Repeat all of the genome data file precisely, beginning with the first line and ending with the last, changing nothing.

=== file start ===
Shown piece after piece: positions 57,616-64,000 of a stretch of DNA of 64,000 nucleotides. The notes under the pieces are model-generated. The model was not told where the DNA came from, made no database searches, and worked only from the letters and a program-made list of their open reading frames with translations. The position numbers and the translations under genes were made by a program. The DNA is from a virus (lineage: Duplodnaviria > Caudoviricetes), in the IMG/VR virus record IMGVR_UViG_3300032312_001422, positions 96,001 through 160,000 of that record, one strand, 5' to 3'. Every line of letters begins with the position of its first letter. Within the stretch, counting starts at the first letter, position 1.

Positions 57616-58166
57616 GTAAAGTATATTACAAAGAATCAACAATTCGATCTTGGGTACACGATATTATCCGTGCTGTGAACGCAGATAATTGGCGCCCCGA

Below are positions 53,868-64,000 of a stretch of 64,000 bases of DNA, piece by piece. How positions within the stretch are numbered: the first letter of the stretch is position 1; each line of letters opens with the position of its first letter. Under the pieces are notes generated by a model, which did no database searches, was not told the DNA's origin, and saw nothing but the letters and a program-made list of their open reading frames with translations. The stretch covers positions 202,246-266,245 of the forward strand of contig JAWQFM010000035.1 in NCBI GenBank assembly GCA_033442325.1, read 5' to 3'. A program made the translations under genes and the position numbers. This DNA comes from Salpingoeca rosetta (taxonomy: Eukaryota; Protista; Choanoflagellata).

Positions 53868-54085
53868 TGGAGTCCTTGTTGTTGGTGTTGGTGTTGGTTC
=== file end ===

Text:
Shown piece after piece: positions 57,616-64,000 of a stretch of DNA of 64,000 nucleotides. The notes under the pieces are model-generated. The model was not told where the DNA came from, made no database searches, and worked only from the letters and a program-made list of their open reading frames with translations. The position numbers and the translations under genes were made by a program. The DNA is from a virus (lineage: Duplodnaviria > Caudoviricetes), in the IMG/VR virus record IMGVR_UViG_3300032312_001422, positions 96,001 through 160,000 of that record, one strand, 5' to 3'. Every line of letters begins with the position of its first letter. Within the stretch, counting starts at the first letter, position 1.

Positions 57616-58166
57616 GTAAAGTATATTACAAAGAATCAACAATTCGATCTTGGGTACACGATATTATCCGTGCTGTGAACGCAGATAATTGGCGCCCCGA

Below are positions 53,868-64,000 of a stretch of 64,000 bases of DNA, piece by piece. How positions within the stretch are numbered: the first letter of the stretch is position 1; each line of letters opens with the position of its first letter. Under the pieces are notes generated by a model, which did no database searches, was not told the DNA's origin, and saw nothing but the letters and a program-made list of their open reading frames with translations. The stretch covers positions 202,246-266,245 of the forward strand of contig JAWQFM010000035.1 in NCBI GenBank assembly GCA_033442325.1, read 5' to 3'. A program made the translations under genes and the position numbers. This DNA comes from Salpingoeca rosetta (taxonomy: Eukaryota; Protista; Choanoflagellata).

Positions 53868-54085
53868 TGGAGTCCTTGTTGTTGGTGTTGGTGTTGGTTC